My breathing shifts with the light refracting through the dancing branches, quivering golden leaves underside blessed in the last setting rays of sun. 

The twisted feeling in my belly begins to unspool, caressed by the same breeze that ripples the dark water. I find myself murmuring something I think might be a prayer:

Enough transcendence, enough peak intensity experiences. Enough of the polarity between embodiment and consciousness, matter and mind, separation and entanglement. 

Enough of the trying to explain what really matters, the mapping, the patterning, the articulation of a cohesive shaping for reality. Enough of the impulse to understand. 

Enough of the compression, the mushed-in-too-tight constriction of reality, the taboos against relaxing into the presence of the unutterable. 

Enough of trying to catch words with cupped hands, flowing over my palms like water falling down from mountain springs. Enough trying to be a prepared shape, longing for a linear path, a single outcome, a conclusion where it all makes sense.

I just want to feel underneath the words. To touch the tangible field resonating lineages with my bare hands. To caress the span of time that’s shaped this moment.

I just want to feel that I belong.4This section was originally written in response to Ada Limón’s “Poetry at the End of the World.”

Amidst the falling dusk, I feel my back body resting into gravity, being held by the big big body of the earth.

“Our nervous systems can limit our ability to feel love as the primordial foundation of reality. How can we begin to sense the feeling of that support again?” This is my actual thesis question, the one that I am afraid to put in the body of my academic writing because there is no way to “prove” it.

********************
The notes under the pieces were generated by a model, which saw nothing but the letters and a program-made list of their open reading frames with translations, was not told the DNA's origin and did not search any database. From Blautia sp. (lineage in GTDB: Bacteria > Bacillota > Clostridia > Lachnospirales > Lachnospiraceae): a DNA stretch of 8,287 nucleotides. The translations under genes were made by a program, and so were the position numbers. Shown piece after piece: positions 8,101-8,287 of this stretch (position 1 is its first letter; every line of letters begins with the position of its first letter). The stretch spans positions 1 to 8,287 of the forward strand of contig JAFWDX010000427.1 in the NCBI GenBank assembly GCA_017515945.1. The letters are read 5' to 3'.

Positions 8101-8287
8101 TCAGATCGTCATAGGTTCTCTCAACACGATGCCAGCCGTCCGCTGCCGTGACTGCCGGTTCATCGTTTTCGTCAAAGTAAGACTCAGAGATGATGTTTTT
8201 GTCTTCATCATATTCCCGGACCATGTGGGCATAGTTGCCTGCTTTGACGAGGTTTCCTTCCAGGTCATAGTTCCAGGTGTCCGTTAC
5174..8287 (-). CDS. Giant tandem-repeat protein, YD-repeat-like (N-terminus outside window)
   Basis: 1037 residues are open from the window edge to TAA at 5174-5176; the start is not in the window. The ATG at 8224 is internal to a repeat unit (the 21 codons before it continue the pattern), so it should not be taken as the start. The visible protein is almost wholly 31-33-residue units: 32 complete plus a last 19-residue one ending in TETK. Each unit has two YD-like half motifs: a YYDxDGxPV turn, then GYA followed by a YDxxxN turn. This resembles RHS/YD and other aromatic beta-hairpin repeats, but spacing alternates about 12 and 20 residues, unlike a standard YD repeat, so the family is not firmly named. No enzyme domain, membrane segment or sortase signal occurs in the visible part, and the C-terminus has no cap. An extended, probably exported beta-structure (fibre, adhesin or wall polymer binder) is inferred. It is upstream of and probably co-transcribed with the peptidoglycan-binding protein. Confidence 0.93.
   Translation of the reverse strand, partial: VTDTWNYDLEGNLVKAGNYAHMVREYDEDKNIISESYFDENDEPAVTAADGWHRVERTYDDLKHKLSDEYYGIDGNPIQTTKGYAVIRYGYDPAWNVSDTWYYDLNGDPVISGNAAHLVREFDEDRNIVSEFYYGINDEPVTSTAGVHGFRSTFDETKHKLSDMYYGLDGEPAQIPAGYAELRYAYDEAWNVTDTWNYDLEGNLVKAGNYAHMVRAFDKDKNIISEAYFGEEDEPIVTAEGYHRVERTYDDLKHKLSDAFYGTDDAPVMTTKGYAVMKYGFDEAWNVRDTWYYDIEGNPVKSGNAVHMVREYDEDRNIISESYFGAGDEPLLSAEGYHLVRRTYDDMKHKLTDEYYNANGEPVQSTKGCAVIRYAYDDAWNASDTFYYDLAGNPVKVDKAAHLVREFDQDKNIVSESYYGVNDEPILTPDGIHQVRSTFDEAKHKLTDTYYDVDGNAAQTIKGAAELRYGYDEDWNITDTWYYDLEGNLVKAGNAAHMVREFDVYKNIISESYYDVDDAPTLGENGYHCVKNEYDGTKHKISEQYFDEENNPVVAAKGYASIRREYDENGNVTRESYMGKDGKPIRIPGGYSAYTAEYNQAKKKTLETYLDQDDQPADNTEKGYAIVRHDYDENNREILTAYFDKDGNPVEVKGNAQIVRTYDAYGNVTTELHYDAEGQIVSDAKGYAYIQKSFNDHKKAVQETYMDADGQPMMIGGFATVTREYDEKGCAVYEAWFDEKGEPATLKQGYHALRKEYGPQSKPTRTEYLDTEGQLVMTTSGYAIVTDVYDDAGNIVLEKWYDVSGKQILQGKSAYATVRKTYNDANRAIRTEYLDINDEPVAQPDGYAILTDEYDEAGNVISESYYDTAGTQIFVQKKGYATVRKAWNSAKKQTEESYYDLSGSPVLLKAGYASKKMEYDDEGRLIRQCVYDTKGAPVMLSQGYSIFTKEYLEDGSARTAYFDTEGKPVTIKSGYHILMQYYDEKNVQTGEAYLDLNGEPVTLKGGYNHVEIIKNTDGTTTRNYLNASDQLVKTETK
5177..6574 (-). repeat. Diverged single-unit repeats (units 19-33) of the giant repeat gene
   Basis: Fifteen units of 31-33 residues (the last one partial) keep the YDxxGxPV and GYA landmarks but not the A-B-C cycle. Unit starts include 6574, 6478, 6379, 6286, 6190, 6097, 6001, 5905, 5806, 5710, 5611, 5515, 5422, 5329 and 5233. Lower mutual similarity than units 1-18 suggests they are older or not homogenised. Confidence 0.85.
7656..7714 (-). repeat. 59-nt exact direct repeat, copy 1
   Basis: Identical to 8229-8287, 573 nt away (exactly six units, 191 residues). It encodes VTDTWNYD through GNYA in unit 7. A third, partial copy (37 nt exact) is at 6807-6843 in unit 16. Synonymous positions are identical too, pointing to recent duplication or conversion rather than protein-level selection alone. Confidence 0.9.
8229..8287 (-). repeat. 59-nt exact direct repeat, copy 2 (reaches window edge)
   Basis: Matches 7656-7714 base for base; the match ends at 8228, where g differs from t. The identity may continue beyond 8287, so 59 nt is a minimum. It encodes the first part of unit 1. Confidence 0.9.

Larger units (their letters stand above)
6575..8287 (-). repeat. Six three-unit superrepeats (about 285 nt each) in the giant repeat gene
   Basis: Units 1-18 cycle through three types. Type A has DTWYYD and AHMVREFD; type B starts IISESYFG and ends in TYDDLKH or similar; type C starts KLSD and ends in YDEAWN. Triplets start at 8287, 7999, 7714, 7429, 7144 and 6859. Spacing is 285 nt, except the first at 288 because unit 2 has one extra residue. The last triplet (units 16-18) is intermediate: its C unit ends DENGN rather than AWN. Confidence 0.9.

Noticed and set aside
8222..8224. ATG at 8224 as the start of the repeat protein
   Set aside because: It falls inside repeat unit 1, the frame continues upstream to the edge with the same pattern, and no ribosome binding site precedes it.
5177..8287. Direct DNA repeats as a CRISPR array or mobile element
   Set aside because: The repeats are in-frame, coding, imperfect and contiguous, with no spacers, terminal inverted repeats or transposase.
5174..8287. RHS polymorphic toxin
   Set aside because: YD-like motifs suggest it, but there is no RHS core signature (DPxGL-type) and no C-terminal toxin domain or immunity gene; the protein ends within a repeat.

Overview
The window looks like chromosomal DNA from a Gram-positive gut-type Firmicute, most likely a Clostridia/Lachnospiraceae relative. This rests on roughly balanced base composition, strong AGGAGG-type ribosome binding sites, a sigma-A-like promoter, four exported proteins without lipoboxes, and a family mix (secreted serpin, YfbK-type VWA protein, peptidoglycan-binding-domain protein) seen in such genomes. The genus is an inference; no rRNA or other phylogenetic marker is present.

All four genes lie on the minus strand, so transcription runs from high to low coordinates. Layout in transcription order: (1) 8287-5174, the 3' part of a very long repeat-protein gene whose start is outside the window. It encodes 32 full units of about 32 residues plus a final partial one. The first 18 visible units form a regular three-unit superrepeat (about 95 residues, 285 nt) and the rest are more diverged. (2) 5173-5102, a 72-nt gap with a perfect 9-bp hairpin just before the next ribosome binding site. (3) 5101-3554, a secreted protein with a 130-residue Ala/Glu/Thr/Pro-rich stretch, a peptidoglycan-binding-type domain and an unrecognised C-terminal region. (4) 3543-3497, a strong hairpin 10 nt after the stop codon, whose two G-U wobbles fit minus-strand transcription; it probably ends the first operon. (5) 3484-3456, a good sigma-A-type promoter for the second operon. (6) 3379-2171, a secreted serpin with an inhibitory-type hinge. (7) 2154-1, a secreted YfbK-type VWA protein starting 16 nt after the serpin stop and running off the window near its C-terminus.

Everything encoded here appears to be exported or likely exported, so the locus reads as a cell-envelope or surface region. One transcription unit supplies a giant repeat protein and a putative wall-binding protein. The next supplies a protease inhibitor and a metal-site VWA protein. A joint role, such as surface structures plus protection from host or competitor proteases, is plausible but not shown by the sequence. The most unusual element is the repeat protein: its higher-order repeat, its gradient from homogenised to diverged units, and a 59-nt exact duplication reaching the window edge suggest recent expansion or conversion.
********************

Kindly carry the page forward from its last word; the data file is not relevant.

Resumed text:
I’ve been trying to gesture towards a felt sense of something which the domination structures don’t think of as real: the feeling of our embodied existence being utterly supported and welcomed here. The felt sense of belonging that shudders open a habitually constricted diaphragm, the solidity of presence opening into other thought-forms and patterns of perception beyond the survival shaping of dominantly-sanctioned reality. 

What if this feeling was the foundation?

I tune my inner perception to the particular sense of this land-being I am with. Mni Sota Makoce, ancestral homelands of the Dakota people. Land where the clouded water reflects the sky.

“Do you think the earth loves you back?” Robin Wall Kimmerer asks her graduate students in Braiding Sweetgrass. My teacher Larissa Kaul shares a similar somatic invitation in the practice they host: “Can you feel your body supported by gravity? Can you feel the land you’re with also sensing you?”

I greet this land-being with my gratitude—thank you for holding me, thank you for nourishing me, thank you for giving me life—and I feel the immensity of the land’s attention turn towards me also. My breath loosens and relaxes as I gaze across the water.